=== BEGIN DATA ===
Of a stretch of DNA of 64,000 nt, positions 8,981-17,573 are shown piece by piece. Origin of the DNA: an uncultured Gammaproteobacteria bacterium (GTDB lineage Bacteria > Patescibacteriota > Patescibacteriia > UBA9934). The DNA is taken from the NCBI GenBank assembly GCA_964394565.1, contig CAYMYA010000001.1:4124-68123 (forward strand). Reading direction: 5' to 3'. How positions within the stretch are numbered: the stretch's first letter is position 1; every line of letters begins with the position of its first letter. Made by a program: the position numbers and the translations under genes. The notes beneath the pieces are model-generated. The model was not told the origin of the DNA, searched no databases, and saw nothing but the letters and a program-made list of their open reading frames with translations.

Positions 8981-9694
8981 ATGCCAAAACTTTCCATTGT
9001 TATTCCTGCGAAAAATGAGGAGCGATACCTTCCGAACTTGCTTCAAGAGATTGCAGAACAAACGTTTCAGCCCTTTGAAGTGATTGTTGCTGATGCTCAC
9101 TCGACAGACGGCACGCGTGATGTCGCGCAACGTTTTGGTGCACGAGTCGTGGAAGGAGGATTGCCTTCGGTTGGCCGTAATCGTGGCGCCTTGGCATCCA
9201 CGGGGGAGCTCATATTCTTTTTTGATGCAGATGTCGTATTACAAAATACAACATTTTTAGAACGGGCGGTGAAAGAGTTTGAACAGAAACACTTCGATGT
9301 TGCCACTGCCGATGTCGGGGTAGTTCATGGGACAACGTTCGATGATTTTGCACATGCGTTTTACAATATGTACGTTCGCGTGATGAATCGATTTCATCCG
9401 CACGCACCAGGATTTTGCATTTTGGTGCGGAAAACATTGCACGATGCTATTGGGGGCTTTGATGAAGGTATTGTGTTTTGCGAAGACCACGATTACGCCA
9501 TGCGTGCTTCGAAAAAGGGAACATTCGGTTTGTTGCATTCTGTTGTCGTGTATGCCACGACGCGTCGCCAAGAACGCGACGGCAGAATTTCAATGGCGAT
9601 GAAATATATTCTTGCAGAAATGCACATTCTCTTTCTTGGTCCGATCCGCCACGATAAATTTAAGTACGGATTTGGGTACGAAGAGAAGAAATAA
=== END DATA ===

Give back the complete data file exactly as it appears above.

Of a stretch of DNA of 64,000 nt, positions 8,981-17,573 are shown piece by piece. Origin of the DNA: an uncultured Gammaproteobacteria bacterium (GTDB lineage Bacteria > Patescibacteriota > Patescibacteriia > UBA9934). The DNA is taken from the NCBI GenBank assembly GCA_964394565.1, contig CAYMYA010000001.1:4124-68123 (forward strand). Reading direction: 5' to 3'. How positions within the stretch are numbered: the stretch's first letter is position 1; every line of letters begins with the position of its first letter. Made by a program: the position numbers and the translations under genes. The notes beneath the pieces are model-generated. The model was not told the origin of the DNA, searched no databases, and saw nothing but the letters and a program-made list of their open reading frames with translations.

Positions 8981-9694
8981 ATGCCAAAACTTTCCATTGT
9001 TATTCCTGCGAAAAATGAGGAGCGATACCTTCCGAACTTGCTTCAAGAGATTGCAGAACAAACGTTTCAGCCCTTTGAAGTGATTGTTGCTGATGCTCAC
9101 TCGACAGACGGCACGCGTGATGTCGCGCAACGTTTTGGTGCACGAGTCGTGGAAGGAGGATTGCCTTCGGTTGGCCGTAATCGTGGCGCCTTGGCATCCA
9201 CGGGGGAGCTCATATTCTTTTTTGATGCAGATGTCGTATTACAAAATACAACATTTTTAGAACGGGCGGTGAAAGAGTTTGAACAGAAACACTTCGATGT
9301 TGCCACTGCCGATGTCGGGGTAGTTCATGGGACAACGTTCGATGATTTTGCACATGCGTTTTACAATATGTACGTTCGCGTGATGAATCGATTTCATCCG
9401 CACGCACCAGGATTTTGCATTTTGGTGCGGAAAACATTGCACGATGCTATTGGGGGCTTTGATGAAGGTATTGTGTTTTGCGAAGACCACGATTACGCCA
9501 TGCGTGCTTCGAAAAAGGGAACATTCGGTTTGTTGCATTCTGTTGTCGTGTATGCCACGACGCGTCGCCAAGAACGCGACGGCAGAATTTCAATGGCGAT
9601 GAAATATATTCTTGCAGAAATGCACATTCTCTTTCTTGGTCCGATCCGCCACGATAAATTTAAGTACGGATTTGGGTACGAAGAGAAGAAATAA